Wednesday, January 28, 2009

The New Frontier; Drug Wars

As the wars of the recently rejected occupied White House wind down, the employment situation for mercenaries would appear to be diminishing. Resourceful as ever in inventing ways to get on welfare, your hired warriors have a new field of operations. Violence along the southern border has heated up, and Mexico may be the next occupied state.

While you may have read recently about the gang wars in states as far from the border as Tennessee and the Dakotas, fertile soil is being dug by 'contractors' in the area this country controls nearest to Mexico. They can start there and spread inland like, say, boll weevils, if past experience is an indicator.

Alarmed by spiraling drug violence along their shared border, U.S. and Mexican officials say they foresee an enhanced U.S. role in the battle against powerful cartels, including joint operations that could involve private American contractors or U.S. military and intelligence personnel.

The U.S. and Mexican officials say their cooperation could go beyond the current practice of "sharing intelligence." They say that historical concerns about Mexican sovereignty may be overcome by the challenge in restoring stability to key regions, particularly along the border.

Several officials, interviewed separately and on the condition of anonymity, stressed that specifics about an enhanced U.S. role remain unclear and that the timing is also unclear and will largely depend on the widening violence.

But "everything is on the table," one Mexican official said, including "joint operations."

"I agree with that statement," said a senior U.S. counternarcotics official agrees. "I think the cooperation is unprecedented, and it's yielding unprecedented results."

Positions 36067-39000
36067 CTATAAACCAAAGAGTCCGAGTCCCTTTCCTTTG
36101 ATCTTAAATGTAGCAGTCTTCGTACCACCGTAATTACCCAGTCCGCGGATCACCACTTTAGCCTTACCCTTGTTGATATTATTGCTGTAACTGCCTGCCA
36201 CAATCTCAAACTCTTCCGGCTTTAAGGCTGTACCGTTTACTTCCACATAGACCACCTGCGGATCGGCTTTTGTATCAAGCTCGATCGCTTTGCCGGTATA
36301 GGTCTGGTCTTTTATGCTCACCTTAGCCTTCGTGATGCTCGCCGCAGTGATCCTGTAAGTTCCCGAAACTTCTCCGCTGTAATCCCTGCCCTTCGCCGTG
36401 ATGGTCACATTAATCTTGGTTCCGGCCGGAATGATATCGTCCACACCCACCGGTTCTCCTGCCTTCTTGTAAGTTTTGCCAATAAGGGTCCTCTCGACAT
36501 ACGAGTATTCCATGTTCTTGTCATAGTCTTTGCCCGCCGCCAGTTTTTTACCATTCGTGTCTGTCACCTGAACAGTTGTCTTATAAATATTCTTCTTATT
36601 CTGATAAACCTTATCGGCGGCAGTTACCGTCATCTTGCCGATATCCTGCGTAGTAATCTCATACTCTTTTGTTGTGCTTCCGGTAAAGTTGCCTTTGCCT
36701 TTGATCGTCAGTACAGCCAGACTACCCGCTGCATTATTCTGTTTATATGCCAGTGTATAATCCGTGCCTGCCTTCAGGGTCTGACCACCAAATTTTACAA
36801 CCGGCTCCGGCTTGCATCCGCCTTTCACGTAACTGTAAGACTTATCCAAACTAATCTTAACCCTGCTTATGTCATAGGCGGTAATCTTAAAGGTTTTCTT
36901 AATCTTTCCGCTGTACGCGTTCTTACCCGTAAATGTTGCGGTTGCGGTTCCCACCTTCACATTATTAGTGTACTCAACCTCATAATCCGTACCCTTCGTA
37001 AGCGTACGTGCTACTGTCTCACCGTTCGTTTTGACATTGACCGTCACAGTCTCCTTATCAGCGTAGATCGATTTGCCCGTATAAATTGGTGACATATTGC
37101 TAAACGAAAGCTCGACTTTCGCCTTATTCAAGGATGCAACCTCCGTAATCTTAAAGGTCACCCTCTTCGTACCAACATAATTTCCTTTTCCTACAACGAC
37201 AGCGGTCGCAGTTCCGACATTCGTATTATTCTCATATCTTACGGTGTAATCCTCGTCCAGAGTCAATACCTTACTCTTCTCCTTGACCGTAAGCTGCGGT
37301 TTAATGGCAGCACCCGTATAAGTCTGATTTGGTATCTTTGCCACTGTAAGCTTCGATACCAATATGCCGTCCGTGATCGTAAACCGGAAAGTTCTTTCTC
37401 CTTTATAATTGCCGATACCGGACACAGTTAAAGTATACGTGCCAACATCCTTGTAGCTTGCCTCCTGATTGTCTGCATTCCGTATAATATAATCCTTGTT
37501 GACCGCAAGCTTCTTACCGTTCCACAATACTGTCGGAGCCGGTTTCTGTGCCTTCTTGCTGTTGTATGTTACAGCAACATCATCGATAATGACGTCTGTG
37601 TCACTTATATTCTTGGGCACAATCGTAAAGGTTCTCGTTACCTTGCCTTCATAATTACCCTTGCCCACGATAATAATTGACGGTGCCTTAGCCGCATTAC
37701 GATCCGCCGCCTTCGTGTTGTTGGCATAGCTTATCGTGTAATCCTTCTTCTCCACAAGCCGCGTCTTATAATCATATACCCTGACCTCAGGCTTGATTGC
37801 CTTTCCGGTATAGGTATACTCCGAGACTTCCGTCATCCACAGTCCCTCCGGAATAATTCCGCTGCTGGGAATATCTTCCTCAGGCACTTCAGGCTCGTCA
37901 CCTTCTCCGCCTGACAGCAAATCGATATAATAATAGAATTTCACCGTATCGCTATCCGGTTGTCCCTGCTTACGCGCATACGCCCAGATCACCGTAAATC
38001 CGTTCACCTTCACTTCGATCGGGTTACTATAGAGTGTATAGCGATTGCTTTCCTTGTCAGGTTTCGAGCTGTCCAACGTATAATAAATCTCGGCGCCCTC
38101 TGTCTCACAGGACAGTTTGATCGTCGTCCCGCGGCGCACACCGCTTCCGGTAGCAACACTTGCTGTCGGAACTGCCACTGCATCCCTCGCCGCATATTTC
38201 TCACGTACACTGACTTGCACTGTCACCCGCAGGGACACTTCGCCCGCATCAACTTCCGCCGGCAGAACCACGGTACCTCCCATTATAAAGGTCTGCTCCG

The number of gangland slayings more than doubled in 2008 from the previous year, to more than 5,700. U.S. officials say they view the violence as a national security threat because routes to transport drugs north could be exploited by terrorists.

Underscoring those concerns are new alarms being sounded, including a report by the U.S. Joint Forces Command that says lack of security puts Mexico and Pakistan at risk of becoming failed states.

That assessment is challenged by senior U.S. and Mexican officials, including Mexico's Interior Minister Fernando Francisco Gómez Mont and Garza.

"Mexico is not even close to becoming a failed state," Garza said. "You can bet there will be more violence, but we need to be supportive of this administration's efforts and build alliances with Mexico, not slip back into a climate where we blame first and think later."

Next month, the Woodrow Wilson Center's Mexico Institute, a Washington research organization, will recommend that both governments "establish joint or combined binational law enforcement units capable of quick response to cartel activity."

To deal with issues of mistrust, one analyst suggested, the U.S. government will need to allow Mexican federal law enforcement investigators on U.S. soil, albeit in limited roles.